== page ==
Dilated and effaced – What they mean in Labor
Dilation and effacement refer to the condition of the cervix during pregnancy and labor. Dilation refers to the opening of the cervix, while effacement refers to the "ripening" (thinning and softening) of the cervix.
Dilation is measured in centimeters, from 0 to 10. Your cervix is fully open and you should be able to push when it is dilated to 10 centimeters. Occasionally, a physician will measure dilation in "fingers." Dilation often begins days or weeks before labor actually begins. At first, the progress may be very slow. Some women may be dilated 2 to 3 centimeters long before labor. Once active labor begins, you will begin to dilate more quickly.
Your cervix prepares for birth by softening and thinning. You won’t feel this happening; it may only be measure with a vaginal exam. Effacement is measured in percent. When your cervix is normal, it is considered to be 0% effaced. When you’re 50% effaced, your cervix is half its original thickness. When your cervix is 100% effaced it is completely thinned out and you are ready for vaginal delivery.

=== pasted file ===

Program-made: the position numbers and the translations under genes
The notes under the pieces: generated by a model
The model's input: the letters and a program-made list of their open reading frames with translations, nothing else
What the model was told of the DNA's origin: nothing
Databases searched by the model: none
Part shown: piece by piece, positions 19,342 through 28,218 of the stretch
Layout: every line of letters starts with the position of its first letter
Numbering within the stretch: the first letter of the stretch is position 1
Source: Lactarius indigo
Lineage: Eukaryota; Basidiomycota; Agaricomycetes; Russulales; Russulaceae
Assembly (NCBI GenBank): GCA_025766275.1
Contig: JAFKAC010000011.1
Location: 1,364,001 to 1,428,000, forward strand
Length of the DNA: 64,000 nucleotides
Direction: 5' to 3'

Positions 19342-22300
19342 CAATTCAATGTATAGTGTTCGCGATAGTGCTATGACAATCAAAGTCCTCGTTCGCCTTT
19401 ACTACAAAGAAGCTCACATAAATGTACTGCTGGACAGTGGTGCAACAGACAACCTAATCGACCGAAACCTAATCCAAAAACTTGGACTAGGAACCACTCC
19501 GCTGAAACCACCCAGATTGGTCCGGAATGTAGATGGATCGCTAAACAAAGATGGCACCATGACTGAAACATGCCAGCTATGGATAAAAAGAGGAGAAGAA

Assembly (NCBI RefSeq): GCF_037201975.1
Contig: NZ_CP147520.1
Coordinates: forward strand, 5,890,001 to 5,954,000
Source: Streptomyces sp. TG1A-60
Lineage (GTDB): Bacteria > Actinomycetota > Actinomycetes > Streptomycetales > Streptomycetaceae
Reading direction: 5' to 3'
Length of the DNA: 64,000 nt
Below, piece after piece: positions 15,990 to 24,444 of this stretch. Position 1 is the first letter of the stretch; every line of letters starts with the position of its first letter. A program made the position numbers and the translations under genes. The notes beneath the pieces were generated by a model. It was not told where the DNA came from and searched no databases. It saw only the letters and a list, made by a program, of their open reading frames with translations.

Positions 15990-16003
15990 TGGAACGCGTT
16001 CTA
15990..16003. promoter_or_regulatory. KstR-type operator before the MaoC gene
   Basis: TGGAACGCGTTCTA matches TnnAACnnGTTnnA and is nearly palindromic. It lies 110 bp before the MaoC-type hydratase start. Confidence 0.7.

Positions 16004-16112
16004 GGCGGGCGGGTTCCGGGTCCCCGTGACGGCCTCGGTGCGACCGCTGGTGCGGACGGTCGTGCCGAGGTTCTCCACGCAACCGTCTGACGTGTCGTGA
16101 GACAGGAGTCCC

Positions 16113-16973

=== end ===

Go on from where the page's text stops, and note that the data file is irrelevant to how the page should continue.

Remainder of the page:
A measurement called the "Bishop’s Score" is sometimes used to determine the chance of a successful vaginal delivery, or whether a woman may require a cesarean section. The Bishop’s Score considers dilation and effacement, as well as other characteristics including station of the fetus, position of the cervix and consistency of the cervix.